Facebook Lets Users Control Data Shared By Apps And Websites

Facebook’s latest commitment to user privacy is underwhelming to say the least

statement released yesterday, Facebook announced a new way for social media users to view and control their off-Facebook activity.

The new Off-Facebook Activity tool will let people see a summary of the apps and websites that send Facebook information about things they are looking at online, and clear this information from their account if they want to.

The service will be available to people in Ireland, South Korea and Spain to begin with, before being rolled out across the board in the next few months.

Why should you use this tool?

If you’ve ever felt like Facebook is spying on you or reading your mind, that’s probably because it is keeping very close tabs on what you’re doing when you surf the web.

If you weren’t already aware, many apps and websites are free because they’re supported by online advertising. We’ve all looked at products online before without checking out straight away — perhaps you were just fantasising about a three week all inclusive holiday to Mexico, or you were waiting until payday to get those new trainers.

Either way, to ensure you return to the site and buy their product in the end, retailers send information to Facebook saying that you looked at an item on their website. Facebook uses this information to target you with ads to encourage you to return to the site and make a purchase. In doing so, Facebook makes money.

Photo by mostafa meraji on Unsplash

What will the new Off-Facebook Activity tool do?

The tool will let users see a summary of the information that apps and websites have sent through online business tools, like Facebook Pixel or Facebook Login.

Users will be able to disconnect this information from their account if they want, as well as disconnect future off-Facebook activity from their account either by website, or across the board. You can also opt back in (although why you would want to do this is beyond me).

This will mean that Facebook won’t know what websites you visited or what you did on the site, and they won’t be able to use the data you disconnect to place targeted ads on your Facebook, Instagram or Messenger feeds.

The tool joins other updates such as “Why am I seeing this ad?” and “Why am I seeing this post?” to allow users to have a greater degree of control over the content they see on their Facebook feeds.

Why are Facebook launching this tool?

The company said in the statement: “We expect this could have some impact on our business, but we believe giving people control over their data is more important.”

Which sounds admirable and all, with an evident commitment to user privacy over profit, but Facebook kind of don’t have a choice at this point.

In the wake of the Cambridge Analytica scandal, which saw the Federal Trade Commission fine the tech company $5 million, as well as the more recent admission that Facebook employed third party humans to transcribe audio sent over Messenger, Facebook is under the spotlight when it comes to privacy practices.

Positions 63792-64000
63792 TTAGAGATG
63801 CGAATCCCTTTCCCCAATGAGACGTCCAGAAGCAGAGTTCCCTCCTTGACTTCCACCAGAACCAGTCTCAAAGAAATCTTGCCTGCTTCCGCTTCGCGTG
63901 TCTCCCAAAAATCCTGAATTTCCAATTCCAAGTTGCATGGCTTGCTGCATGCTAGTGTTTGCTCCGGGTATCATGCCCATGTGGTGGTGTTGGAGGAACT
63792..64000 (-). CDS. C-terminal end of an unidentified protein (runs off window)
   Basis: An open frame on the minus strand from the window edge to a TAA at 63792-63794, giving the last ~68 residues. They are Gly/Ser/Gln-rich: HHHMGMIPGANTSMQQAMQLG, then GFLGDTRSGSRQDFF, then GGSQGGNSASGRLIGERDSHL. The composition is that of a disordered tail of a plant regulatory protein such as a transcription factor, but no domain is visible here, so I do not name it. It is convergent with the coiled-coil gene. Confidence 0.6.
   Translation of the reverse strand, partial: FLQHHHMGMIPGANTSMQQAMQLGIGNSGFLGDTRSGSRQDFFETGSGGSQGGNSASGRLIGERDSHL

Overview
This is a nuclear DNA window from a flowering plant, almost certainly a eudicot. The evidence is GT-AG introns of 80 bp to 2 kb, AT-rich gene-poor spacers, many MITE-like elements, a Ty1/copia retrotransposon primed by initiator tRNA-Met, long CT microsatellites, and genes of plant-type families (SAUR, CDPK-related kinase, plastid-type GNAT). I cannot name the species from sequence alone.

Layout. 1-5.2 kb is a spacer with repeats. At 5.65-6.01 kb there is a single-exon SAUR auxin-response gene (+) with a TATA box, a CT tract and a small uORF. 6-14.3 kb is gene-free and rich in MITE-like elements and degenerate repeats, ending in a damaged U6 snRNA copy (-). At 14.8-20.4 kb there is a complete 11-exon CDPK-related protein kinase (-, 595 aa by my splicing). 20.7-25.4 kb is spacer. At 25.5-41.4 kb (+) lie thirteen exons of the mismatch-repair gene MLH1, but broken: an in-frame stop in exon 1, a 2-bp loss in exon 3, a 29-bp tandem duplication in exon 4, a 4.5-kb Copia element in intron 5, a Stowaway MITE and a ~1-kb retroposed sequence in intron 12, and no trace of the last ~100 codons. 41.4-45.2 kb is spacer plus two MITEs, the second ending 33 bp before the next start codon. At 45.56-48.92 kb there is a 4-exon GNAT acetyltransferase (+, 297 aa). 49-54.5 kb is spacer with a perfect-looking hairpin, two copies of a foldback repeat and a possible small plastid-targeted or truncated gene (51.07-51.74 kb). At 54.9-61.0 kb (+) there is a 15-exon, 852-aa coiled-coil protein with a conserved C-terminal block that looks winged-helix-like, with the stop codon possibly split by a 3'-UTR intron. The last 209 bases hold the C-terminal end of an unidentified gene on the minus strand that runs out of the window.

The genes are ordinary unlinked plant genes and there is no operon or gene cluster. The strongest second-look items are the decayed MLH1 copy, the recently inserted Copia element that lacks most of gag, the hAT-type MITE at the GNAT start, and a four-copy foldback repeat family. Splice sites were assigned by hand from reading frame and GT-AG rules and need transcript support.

The technology giant is clearly trying to clean up its act, evinced by the statement from Erin Egan, Chief Privacy Officer, Policy, and David Baser, Director of Product Management that said: “This feature marks a new level of transparency and control, and we’ll keep improving. We welcome conversations with privacy experts, policymakers and other companies about how to continue building tools like this.”

Photo by Jp Valery on Unsplash

How significant is this commitment to user privacy?

Facebook’s promise of ‘a new level of transparency and control’ falls a bit flat though, because their latest tool is opt-out rather than opt-in, which means that the majority of social media users will continue using the web with no idea of how their data is collected, stored, and monetised.

Furthermore, the only ads it stops users from seeing are ones from retailers who have paid to target leads (people who have already landed on their sites).

There is nothing to stop these retailers booking paid advertisements and targeting their key demographic anyway. Facebook still makes money by offering companies ‘Facebook Core Audiences’ as part of its advertising programme, which helps show ads to people based on age, location or hobbies. In other words, Facebook are still making money from ads which rely on users’ personal data.

Until Facebook admits that it can’t operate without exploiting its users’ profile data, consider me less than impressed by their latest ‘who’s-a-good-boy’ act.

What do you think of the new privacy commitments from Facebook? Are you overwhelmed, or underwhelmed?

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